Cybersecurity in the Distribution Industry: How Does Cloud ERP Fit In?

The distribution industry, like every industry, is susceptible to cyberattacks and data breaches. How can distributors protect themselves? The answer, according to CCS Technology, is with the right cloud ERP solution. When distributors think of securing their business, what comes to mind first? Probably not cybersecurity and implementing a cloud...

The distribution industry, like every industry, is susceptible to cyberattacks and data breaches. How can distributors protect themselves? The answer, according to CCS Technology, is with the right cloud ERP solution.

When distributors think of securing their business, what comes to mind first? Probably not cybersecurity and implementing a cloud ERP solution. It’s likely that the average distributor instead puts their time, effort, and money into securing the perimeter of the building, screening everyone who enters and exits, and monitoring the facility at all times with cameras, guards, and processes. In simple terms, it’s all about loss prevention

Added to this, the thought of “threats” often refers to business threats—an OSHA penalty, companies like Amazon entering your market, or the continued war for talent.

However, with the proliferation of technology focused on the wholesale distribution industry ranging from the internet of things (IoT) to the always-on, always connected environment in which you operate, distributors face a well-known but often hard to address security threat: cyberattacks.

It’s something that can derail your reputation, disrupt the supply chain, and do immense damage to the long-term future of your business and is only going to get more prevalent.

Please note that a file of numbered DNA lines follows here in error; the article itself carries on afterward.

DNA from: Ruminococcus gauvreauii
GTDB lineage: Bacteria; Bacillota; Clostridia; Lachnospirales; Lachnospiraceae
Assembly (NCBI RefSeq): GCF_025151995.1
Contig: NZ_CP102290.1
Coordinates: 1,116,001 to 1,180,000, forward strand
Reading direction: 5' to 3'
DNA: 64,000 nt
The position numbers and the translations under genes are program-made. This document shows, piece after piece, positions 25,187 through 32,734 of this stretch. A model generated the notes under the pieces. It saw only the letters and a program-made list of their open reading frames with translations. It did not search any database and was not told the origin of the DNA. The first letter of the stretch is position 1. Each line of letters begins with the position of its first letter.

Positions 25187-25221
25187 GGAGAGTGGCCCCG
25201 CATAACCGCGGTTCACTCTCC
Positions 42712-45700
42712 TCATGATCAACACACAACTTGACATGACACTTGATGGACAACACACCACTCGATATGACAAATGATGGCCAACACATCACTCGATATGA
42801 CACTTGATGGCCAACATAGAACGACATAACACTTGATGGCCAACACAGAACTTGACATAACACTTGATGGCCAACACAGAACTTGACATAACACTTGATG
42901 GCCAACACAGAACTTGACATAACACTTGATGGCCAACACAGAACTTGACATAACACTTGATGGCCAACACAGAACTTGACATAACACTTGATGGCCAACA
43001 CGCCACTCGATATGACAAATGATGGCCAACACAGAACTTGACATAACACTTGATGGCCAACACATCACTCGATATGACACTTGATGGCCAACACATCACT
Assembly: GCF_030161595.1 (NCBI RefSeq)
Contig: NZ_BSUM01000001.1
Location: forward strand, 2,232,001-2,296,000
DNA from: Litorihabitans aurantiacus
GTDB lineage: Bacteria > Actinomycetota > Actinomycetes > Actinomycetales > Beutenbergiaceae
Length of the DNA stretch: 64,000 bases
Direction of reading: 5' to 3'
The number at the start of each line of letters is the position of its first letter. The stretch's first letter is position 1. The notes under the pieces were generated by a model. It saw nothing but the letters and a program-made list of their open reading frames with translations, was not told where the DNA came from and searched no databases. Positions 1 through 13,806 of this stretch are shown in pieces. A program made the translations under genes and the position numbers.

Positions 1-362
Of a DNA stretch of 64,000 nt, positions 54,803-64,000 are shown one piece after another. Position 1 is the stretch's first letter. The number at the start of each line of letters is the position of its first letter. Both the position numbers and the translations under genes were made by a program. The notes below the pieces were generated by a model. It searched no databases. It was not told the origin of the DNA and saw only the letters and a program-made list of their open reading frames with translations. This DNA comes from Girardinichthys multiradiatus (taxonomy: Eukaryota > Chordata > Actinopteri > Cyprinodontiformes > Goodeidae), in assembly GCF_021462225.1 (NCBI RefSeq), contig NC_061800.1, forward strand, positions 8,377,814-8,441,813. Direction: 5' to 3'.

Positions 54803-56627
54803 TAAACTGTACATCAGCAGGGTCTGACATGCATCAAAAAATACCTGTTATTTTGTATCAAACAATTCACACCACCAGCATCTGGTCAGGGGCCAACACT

Are you at risk for a data breach?

Cybersecurity threats can come from anywhere and affect any business. If it’s connected, it’s at risk.

According to their 2018 year-end data breach report, cybersecurity analyst Risk Based Security (RBS) discovered 6,515 incidents releasing nearly 5.1 billion records in 2018, down only slightly from the 6,728 data breaches in the year prior.

Worse yet, a majority of records exposed do not come from malicious outsiders; accidental transmission of information from insiders accounted for nearly half of the records exposed last year. Not only are insider mistakes exposing more records than malicious outsiders, organizations appear to be struggling to find breaches and close the gap between discovery of the incident and reporting it.

Whether it comes from outside the company or inside, malicious or accidental transmission of information stings businesses in multiple ways. Nonetheless, the blowback is extreme, and the process of reporting a data breach to those in the supply chain is both embarrassing and disruptive, and the sting is twofold.

First, there’s the bad press. That in and of itself is no picnic. Second, there’s the actual cost. Recovering from a cybersecurity breach is anything but cheap.

Protecting yourself from internal and external threats

“The most valuable commodity in the world is information.” Once a phrase used by the character Gordon Gekko in the 1987 movie Wall Street, the phrase has since evolved. Today, information can actually be considered a commodity—sold by hackers to other criminals. In cases involving theft of data, SMBs spent an average of over $955,000 to recover from the attack. Even for businesses that do post profits in the millions, nobody wants to drop that kind of money on a cyberattack.